The character development in this novel really doesn’t occur due to Jamal having learned no lesson come the end of the novel. In my opinion, the novel ends on a sad note in many ways, but some of Jamal’s problems seem to work themselves out. I won’t tell you how it ends because YOU SHOULD READ THE BOOK TO FIND OUT. Jamal really doesn’t really do anything to try and solve his problems except looking to Tito for help. Later on in the book the school nurse explains that Jamal needs to take a certain type of medication to make him more calm because he had been getting in trouble in school a lot lately. “‘What’s it for?’ Jamal asked, looking at the form. ‘It’s for something we think will help you a lot,’ Mrs. Roberts said. ‘If you were just a little calmer in school, especially in the mornings, things would be a lot easier for all of us. Wouldn’t you like that?’ ‘I guess so,’ Jamal said. … ‘Then she don’t have to come to school?’ ‘Not for the time being,’ Mr. Davidson said. ‘I’ll give it to her,’ Jamal said.” (page 177). Even though Jamal really hates his teachers, it shows that they kind of care for him, despite all of the bad things he has done. Jamal was still a bad person and this part of the book gave him no opportunities to better himself. He actually seemed to take advantage of the situation so that his mother wouldn’t have to come to school and talk to the principal.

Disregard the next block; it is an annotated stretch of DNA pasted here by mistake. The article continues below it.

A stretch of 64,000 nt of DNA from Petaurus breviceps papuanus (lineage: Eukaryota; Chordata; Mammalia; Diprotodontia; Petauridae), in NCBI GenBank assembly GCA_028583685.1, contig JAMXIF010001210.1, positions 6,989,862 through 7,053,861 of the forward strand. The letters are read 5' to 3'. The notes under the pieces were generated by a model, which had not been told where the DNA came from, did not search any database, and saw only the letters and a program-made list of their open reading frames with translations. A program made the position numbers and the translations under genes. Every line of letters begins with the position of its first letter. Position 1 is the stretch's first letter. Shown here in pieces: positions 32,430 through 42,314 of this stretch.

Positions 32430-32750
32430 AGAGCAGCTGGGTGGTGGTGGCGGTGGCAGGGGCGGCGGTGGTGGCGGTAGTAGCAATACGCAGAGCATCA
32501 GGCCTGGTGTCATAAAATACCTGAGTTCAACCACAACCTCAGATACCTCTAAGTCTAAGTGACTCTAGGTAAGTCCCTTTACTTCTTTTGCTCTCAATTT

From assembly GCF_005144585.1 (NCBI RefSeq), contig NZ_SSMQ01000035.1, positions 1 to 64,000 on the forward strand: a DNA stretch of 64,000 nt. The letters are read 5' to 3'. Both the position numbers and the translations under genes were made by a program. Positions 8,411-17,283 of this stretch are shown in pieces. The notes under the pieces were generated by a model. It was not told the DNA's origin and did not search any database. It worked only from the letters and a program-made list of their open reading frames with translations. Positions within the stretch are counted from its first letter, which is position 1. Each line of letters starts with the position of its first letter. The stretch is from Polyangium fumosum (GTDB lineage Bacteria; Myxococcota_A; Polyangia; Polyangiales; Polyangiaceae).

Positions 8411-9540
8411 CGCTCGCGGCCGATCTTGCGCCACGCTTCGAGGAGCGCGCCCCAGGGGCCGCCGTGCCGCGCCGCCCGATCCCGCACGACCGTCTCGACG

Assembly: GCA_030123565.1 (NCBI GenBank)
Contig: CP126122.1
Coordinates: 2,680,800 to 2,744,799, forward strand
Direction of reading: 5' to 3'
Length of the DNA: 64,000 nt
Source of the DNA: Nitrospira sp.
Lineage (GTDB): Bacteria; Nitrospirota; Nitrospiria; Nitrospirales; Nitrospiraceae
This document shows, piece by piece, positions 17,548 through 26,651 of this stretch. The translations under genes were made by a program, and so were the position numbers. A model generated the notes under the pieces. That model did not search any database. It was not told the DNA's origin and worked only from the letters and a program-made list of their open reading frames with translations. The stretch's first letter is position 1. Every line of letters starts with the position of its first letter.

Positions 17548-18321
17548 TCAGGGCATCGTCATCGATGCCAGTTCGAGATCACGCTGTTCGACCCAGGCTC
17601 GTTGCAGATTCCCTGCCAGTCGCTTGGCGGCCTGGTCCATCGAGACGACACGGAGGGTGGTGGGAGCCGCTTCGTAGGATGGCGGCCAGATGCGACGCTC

A part I found interesting was when Jamal and Tito got a gun from a Scorpion named Mack. Jamal was very anxious to try and shoot it and he does. “Tito looked around, then down at the pistol, which Jamal handed him. ‘It’s heavy,’ he said. ‘Go on, shoot it.’ Tito held the gun at arm’s length, squeezed his eyes almost shut, and pulled the trigger. Nothing happened. Then he put both hands on the trigger and pulled again. The gun went off and jerked upward in Tito’s hand. He looked at Jamal wide-eyed.” (page 115). I chose this passage because I found how Tito handled the gun to be a bit interesting. This is because of the way he squeezed his eyes shut. Jamal seemed to be the main person who is applying peer pressure on Tito to fire the gun. Tito often gets roped into Jamal’s “schemes” and doesn’t seem to be the head perpetrator. Tito has never fired a gun before and is most likely scared of it. Being best friends with Jamal must be tough since he will want you to do so many things with him that may not be right. This book was very good and definitely made me keep reading to find out what would follow each event. I would recommend this book to anyone who enjoys realistic fiction novels where the character faces many problems like Wonder or Oliver Twist, and is looking for a quick read.


Trevor Wilkes

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1 thought on “Trevor’s Letter-Essay #3: [Book Title]

  1. Trevor,

    I really liked your essay. I REALLY liked how you provided such a good description of the book as well. This really got me interested in the book and maybe I’ll read it soon. Maybe next time, you could provide a little bit of what Jamal was thinking. Why did he not have a choice but to join the gang?